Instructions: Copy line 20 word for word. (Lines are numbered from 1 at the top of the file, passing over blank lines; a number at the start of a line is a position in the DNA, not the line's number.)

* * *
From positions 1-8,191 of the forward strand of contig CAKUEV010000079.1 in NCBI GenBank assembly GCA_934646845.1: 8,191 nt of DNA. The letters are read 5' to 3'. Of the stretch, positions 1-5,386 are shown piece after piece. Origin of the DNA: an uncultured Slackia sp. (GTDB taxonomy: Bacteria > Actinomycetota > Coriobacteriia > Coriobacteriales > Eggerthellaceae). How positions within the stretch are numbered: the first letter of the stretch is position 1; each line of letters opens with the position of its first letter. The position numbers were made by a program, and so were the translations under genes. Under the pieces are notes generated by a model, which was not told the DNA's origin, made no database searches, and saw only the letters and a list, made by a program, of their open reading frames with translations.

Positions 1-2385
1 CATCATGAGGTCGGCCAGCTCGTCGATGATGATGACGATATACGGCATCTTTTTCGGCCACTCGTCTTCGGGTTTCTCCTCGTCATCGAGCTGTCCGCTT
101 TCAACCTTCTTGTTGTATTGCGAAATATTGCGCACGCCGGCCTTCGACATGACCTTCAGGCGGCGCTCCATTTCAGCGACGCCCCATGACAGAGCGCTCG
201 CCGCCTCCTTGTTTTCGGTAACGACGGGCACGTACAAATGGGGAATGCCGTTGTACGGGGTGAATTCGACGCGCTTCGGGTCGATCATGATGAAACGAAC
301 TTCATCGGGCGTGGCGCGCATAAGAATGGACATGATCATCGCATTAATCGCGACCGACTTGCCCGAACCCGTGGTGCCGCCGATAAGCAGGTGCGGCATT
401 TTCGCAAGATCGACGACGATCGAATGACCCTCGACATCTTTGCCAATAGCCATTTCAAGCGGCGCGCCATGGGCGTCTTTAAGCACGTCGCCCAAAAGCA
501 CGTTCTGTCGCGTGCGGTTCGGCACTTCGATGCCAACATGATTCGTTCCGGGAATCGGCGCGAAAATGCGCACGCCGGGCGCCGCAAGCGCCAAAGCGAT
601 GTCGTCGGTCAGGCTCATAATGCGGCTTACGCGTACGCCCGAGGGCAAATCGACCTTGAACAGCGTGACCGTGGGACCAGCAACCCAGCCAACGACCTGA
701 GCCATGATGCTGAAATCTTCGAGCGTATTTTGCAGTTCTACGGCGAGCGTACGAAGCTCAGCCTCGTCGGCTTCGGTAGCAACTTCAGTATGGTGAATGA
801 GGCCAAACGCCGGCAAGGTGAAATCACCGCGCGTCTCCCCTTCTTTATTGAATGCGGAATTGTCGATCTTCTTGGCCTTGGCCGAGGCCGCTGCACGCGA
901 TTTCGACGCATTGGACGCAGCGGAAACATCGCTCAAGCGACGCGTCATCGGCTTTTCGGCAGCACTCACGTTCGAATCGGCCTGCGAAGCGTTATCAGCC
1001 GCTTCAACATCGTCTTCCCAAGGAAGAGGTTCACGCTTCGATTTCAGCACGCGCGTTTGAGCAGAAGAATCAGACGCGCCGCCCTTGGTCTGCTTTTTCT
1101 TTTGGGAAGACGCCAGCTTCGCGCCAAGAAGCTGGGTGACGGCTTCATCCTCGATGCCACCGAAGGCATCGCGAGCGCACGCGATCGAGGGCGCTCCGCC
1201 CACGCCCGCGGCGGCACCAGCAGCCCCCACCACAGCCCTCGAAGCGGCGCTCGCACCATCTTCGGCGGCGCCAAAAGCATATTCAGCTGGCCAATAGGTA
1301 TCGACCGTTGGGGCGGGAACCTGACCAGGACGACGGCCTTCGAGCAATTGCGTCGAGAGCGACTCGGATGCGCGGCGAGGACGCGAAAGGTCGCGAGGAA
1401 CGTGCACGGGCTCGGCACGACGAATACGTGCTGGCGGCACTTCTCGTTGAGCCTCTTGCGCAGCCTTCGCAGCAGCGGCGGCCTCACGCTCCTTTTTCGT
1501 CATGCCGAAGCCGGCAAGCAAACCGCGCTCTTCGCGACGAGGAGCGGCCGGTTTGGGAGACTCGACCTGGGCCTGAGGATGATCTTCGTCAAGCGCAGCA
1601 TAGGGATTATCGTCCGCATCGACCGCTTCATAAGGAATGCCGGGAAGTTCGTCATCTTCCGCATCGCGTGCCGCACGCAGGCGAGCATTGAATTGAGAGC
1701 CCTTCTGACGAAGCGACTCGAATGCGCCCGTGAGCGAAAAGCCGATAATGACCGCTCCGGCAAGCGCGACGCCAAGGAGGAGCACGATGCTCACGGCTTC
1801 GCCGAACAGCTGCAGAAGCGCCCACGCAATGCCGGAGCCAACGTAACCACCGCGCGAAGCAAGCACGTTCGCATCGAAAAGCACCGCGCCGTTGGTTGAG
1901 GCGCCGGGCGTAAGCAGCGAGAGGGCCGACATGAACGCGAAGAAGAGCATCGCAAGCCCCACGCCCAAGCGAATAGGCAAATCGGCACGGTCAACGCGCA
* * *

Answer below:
1701 CCTTCTGACGAAGCGACTCGAATGCGCCCGTGAGCGAAAAGCCGATAATGACCGCTCCGGCAAGCGCGACGCCAAGGAGGAGCACGATGCTCACGGCTTC